Equally important as the other acts are the foreign intelligence surveillance act (FISA), amended in 2001 and states the procedures required to obtain information both physically and internationally from foreign acts. The united states government approved the use of electronic surveillance, physical search and investigations of any form to gain foreign intelligence. The basis of FISA are arguably unconstitutional, specifically violating the fourth amendment  which states that “The right of the people to be secure in their persons, houses, papers, and effects, against unreasonable searches and seizures, shall not be violated, and no Warrants shall issue, but upon probable cause, supported by oath or affirmation, and particularly describing the place to be searched, and the persons or things to be seized.” To be a target of an investigation, the government must provide probable cause to believe that a search is justified.

     Finally, the material support laws which prohibits individuals or organisations from providing material support from a safe house, transportation, communications, funds, transfer of funds or other material financial benefit, false documentation or identification, weapons (including chemical, biological, or radiological weapons), explosives, to training (ABC-CLIO, 2018) The ruling of this law has prevented the efforts of human right organizations who must interact directly with these groups in order to combat violence and promote peace and freedom. For terrorist groups to become completely eradicated human rights organizations must directly influence the views of these terrorist group to cease their rights-violating practices, explaining to the perpetrators their obligations under human rights and humanitarian law (Holder, 2018). The material law has violated their first amendment right to freedom of association.  The goals of these human right organization are not to encourage terrorism but to end it lawfully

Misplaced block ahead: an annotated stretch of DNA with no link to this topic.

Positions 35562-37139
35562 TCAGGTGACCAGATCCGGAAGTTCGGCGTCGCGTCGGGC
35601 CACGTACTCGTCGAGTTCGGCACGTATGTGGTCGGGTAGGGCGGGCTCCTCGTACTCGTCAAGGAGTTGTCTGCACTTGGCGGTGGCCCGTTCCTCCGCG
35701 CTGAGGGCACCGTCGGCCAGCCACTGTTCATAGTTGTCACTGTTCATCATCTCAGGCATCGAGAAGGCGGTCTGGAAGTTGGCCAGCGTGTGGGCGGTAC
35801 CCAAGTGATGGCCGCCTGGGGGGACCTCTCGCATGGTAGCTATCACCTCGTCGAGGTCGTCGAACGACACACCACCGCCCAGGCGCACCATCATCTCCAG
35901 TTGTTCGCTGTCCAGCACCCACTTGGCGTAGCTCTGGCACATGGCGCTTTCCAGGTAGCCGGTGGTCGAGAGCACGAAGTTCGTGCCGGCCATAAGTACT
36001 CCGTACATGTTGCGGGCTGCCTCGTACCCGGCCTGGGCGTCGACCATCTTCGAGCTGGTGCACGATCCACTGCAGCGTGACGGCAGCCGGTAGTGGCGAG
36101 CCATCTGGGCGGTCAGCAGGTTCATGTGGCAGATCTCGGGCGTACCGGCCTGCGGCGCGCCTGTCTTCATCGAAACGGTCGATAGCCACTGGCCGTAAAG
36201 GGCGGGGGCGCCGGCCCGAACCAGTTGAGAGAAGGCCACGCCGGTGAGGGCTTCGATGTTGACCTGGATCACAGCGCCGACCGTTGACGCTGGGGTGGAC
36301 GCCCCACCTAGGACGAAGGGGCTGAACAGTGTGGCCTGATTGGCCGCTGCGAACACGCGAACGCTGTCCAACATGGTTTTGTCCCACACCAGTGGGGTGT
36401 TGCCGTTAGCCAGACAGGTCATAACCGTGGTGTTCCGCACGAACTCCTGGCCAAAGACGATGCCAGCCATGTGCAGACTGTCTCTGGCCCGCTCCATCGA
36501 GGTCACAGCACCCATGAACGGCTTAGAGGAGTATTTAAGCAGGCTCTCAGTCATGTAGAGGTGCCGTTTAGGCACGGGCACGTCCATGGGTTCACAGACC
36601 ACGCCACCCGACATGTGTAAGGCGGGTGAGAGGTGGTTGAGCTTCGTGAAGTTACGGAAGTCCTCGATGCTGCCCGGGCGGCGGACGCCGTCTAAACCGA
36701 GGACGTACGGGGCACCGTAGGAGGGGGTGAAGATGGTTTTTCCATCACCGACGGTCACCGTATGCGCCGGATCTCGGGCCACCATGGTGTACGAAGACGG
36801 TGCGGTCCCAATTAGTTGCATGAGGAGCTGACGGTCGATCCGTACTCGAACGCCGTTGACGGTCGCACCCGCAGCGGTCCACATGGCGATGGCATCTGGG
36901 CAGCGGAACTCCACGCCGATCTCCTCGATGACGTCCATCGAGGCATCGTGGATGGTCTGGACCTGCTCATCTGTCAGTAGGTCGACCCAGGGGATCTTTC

In the final analysis, these laws and protection put into place after the 9/11 attack to protect the liberties of American citizens has greatly conflicted with the first, fourth, and fourteenth amendment of Americans. There are still questions on whether these acts and reforms have fully eradicated future attacks on the united states.

References

  1. September 11, 2001. The U.S. Responds. (ABC-CLIO, 2018). [Video]. Retrieved from https://americanhistory2-abc-clio-com.gmclibrary.idm.oclc.org/Topics/Display/1676873?cid=140&sid=1894469
  2. Department of Homeland Security. (ABC-CLIO, 2018). In American History. Retrieved from https://americanhistory2-abc-clio-com.gmclibrary.idm.oclc.org/Search/Display/512272
  3. USA Patriot Act (2001). (ABC-CLIO, 2018). In American History. Retrieved from https://americanhistory2-abc-clio-com.gmclibrary.idm.oclc.org/Search/Display/567308
  4. Holder, E. H. (2018). Holder v. Humanitarian Law Project – Amicus Brief of the Carter Center et al. Retrieved November 30, 2018, from https://www.aclu.org/legal-document/holder-v-humanitarian-law-project-amicus-brief-carter-center-et-al